It’s going to hit 28 degrees today but it’ll lash rain on Thursday
Met Éireann issues temperature warning as hottest day expected
Met Éireann may have issued a high temperature warning for the first time in three years but fear not for your window boxes, rain is on the way.
Ireland is basking in warm sunshine onTuesday but Met Éireann is forecasting widespread rain on Thursday. “Thursday will start off dry with bright or sunny spells. However rain will develop in the west during the morning and will spread across the country through the afternoon,” the forecaster said.
It said the rain would continue for the rest of Thursday and would only clear slowly overnight. Temperatures will fall back to the low 20s Celsius on Wednesday and even further on Thursday.
A yellow weather warning, the lowest level, is issued if temperatures go above 27 degrees and is in place until 8pm.
Tuesday is expected to be the hottest day of the year to date with temperatures soaring to 28 degrees in parts of the midlands and western areas.
The last time a high temperature warning was given was in 2013, according to Met Éireann spokesman Hugh Daly.
He describes it as a “gentle alert” for people who may be affected by high temperatures.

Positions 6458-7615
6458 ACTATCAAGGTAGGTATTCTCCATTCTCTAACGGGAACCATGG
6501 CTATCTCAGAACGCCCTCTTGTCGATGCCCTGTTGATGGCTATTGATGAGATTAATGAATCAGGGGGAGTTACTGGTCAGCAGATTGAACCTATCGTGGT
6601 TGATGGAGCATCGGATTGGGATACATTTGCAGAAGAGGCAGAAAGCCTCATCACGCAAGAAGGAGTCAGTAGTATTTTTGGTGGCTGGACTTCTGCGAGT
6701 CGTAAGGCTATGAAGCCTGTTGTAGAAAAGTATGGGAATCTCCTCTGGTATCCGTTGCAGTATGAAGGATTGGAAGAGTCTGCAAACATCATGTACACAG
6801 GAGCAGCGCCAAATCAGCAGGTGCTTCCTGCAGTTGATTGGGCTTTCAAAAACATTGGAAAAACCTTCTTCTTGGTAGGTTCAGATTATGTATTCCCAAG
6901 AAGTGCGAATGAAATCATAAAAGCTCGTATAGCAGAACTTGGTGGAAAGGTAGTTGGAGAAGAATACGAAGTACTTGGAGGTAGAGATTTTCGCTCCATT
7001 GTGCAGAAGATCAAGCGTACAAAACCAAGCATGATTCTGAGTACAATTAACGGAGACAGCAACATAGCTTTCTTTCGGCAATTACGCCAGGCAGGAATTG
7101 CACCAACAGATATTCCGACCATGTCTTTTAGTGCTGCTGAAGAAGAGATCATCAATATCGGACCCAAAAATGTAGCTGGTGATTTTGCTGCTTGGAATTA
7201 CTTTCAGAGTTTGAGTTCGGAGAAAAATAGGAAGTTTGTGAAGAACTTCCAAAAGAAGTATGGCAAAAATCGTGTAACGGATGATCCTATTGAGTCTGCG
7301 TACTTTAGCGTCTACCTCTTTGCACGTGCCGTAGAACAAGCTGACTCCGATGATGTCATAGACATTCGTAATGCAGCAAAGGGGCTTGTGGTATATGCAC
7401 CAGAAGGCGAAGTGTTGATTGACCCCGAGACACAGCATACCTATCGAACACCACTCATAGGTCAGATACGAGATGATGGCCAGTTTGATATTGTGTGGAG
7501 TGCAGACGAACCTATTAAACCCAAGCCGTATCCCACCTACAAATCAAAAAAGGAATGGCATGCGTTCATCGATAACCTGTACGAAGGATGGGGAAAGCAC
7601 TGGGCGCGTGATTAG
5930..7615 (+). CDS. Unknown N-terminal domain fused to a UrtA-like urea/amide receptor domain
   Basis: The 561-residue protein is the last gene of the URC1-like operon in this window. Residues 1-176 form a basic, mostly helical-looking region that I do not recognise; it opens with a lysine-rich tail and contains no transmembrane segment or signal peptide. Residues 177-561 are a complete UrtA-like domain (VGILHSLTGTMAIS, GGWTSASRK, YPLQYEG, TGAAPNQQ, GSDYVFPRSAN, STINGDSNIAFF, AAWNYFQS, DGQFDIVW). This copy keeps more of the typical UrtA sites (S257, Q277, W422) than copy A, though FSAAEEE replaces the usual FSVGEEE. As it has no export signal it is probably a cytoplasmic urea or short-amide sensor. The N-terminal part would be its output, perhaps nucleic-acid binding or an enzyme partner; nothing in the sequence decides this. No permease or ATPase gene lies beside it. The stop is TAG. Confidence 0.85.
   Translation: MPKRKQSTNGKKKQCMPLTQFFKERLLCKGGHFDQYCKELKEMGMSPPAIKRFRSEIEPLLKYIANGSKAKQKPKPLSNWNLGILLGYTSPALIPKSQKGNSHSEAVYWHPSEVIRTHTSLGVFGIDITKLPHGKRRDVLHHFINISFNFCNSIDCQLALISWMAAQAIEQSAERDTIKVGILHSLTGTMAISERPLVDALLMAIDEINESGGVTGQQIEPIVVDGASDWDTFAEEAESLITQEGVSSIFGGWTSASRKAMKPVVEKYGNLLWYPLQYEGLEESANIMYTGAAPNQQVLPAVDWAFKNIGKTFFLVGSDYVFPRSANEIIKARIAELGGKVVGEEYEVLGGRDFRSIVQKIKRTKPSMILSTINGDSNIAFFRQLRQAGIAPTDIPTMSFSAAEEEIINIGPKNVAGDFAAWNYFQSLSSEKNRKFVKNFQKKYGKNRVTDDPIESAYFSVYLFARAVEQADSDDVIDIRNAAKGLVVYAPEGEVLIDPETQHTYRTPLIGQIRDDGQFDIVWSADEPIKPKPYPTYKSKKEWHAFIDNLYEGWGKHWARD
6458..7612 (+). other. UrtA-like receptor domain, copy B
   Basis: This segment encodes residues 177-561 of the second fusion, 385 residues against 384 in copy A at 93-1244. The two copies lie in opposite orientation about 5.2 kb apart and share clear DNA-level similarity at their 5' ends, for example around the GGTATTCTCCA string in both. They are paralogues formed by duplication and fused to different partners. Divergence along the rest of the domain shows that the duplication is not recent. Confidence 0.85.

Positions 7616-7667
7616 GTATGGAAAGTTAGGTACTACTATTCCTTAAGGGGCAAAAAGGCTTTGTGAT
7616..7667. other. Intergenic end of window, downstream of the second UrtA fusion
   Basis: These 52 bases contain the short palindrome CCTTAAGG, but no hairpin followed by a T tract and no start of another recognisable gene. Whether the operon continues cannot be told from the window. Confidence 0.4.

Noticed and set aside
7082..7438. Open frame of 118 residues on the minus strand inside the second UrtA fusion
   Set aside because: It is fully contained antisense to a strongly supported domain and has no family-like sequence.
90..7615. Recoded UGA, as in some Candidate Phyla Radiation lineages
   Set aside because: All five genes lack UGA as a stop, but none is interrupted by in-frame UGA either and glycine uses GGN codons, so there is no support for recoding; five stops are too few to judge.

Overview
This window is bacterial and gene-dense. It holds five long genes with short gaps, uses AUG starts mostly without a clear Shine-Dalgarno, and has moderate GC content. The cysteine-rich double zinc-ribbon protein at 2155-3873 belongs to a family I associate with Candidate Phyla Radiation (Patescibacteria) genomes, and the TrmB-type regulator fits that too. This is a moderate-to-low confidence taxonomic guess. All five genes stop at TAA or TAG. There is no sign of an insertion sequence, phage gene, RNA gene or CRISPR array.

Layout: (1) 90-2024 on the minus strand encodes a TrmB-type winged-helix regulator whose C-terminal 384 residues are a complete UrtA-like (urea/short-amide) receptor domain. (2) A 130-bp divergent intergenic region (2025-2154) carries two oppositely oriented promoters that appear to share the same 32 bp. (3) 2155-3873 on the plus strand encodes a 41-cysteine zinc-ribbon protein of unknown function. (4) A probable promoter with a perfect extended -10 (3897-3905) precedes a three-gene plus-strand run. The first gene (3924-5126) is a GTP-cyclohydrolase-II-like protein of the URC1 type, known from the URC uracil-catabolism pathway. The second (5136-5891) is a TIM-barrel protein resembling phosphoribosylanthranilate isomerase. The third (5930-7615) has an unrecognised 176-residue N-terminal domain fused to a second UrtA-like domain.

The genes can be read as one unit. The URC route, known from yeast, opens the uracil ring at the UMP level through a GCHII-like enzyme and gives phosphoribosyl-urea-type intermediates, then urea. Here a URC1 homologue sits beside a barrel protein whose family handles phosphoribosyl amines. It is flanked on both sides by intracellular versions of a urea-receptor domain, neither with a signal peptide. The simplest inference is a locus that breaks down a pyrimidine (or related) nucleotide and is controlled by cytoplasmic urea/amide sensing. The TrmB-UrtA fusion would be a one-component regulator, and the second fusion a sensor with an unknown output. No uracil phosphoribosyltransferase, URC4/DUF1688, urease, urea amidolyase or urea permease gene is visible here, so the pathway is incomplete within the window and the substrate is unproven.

On Monday temperatures hit 27 degrees in the Phoenix Park at both 2 pm and 3 pm and Mount Dillon, Roscommon where it hit 27.3 degrees at 2 pm.
The Phoenix Park is not seen as a general indicator of temperatures as it “tends to be a bit higher there because it’s very sheltered”, Mr Daly said.
Dublin Airport hit 25 degrees on Monday as did Casement aerodrome.
On Tuesday it will be slightly cooler along coastal areas with lingering sea fog and highs of 20-23 degrees. It will be sunny and very warm for most of the country although cloud will increase during the day.
A few showers may develop in northwestern areas on Tuesday evening, with some possibly heavy or thundery. Winds will remain light easterly or southeasterly and most parts of the country will stay dry.
Mount Dillon reflected the expectation that the hottest weather would be in the midlands.
The mild weather means it could become dull and cloudy on some coastal fringes in the south and the east with sea fog drifting inland. There was a slight risk of showers in north Leinster and Ulster later on Monday.
While most people will be rushing outdoors this week to enjoy the heat wave, nearly 20 per cent of the Irish population will be forced to hide away from the warm air as they cough and splutter their way through the high levels of pollen being experienced this summer.
The combination of a very wet winter followed by balmy weather in the spring has led to an explosion of grass pollen with many people suffering from runny noses and never-ending sneezing attacks.